Architecture and Design
Why focus on historic border inspection stations?
Historic U.S. border inspection stations were a breakthrough in the way border stations and customs houses were planned, designed, and built. They represent an important and distinguishable group of property types related by function, location, chronological era, and design characteristics. Common design elements drew from three basic plans that varied according to the specific size and function of the station. These plans resulted from recommendations by the experts from the Customs and Immigration Bureaus who toured the country, talking to working customs and immigration agents about what they needed to best do their jobs. These stations were built as part of an unprecedented federal construction program that put many Americans back to work in the depths of the Depression, and saw the creation of some of the country's most iconic buildings.
The 48 stations built between 1931 and 1943 were data- and purpose-driven, standardized to meet immigration and customs agents' needs. But they were far from anonymous boxes. Whenever possible, a border inspection station design reflected regional culture and American values. Car culture had transformed the American experience. Where once immigrants might have first seen the Statue of Liberty and Ellis Island from a boat, immigrants traveling by car often had their first glimpse of America at a border inspection station.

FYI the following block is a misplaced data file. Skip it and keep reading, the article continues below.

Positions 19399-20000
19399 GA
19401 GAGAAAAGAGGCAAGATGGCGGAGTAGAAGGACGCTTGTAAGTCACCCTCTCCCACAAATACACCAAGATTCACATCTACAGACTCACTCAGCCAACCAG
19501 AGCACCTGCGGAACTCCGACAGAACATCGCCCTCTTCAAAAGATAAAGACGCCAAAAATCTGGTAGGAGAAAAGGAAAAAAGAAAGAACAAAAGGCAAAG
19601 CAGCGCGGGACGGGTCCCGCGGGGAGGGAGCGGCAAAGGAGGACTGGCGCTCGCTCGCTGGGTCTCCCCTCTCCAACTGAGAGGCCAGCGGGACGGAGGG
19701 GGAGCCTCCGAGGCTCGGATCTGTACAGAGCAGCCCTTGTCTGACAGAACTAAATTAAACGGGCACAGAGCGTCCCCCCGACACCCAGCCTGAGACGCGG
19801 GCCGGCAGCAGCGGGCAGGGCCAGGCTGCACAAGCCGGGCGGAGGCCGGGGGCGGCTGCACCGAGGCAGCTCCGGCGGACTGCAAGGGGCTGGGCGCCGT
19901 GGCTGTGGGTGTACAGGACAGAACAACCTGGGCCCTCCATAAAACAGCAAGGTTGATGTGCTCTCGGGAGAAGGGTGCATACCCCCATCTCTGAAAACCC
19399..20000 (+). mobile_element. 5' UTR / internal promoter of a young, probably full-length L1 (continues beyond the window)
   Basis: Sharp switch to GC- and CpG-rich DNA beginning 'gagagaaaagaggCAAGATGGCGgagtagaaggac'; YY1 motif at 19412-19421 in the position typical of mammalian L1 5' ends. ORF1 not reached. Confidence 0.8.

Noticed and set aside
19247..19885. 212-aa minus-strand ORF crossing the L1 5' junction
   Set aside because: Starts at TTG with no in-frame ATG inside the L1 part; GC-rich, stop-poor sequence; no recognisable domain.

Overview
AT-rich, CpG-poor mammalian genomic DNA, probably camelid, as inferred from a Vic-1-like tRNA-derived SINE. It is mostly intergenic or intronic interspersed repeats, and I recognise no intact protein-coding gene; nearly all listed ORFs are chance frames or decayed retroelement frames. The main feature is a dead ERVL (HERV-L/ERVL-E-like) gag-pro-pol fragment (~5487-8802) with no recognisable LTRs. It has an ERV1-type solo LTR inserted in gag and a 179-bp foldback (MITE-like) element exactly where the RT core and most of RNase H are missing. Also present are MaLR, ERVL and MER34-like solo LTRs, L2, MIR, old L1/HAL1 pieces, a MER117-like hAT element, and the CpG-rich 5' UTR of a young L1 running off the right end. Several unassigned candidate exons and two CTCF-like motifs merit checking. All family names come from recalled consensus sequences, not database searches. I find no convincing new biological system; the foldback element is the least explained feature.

Border Station Design Background
Border inspection stations were developed and designed by the Office of the Supervising Architect of the Treasury, either James Wetmore (tenure: 1915-1933) or Louis A. Simon (tenure: 1933-1939), depending on the construction date.
The Treasury Department's designs for individual stations often reflected the region and climate where they were located. Many incorporated architectural styles reflecting the country’s diverse heritage, including Spanish Colonial Revival and Pueblo Revival in the Southwest, Log Cabin in the Northwest, and Georgian or Colonial Revival in the Northeast.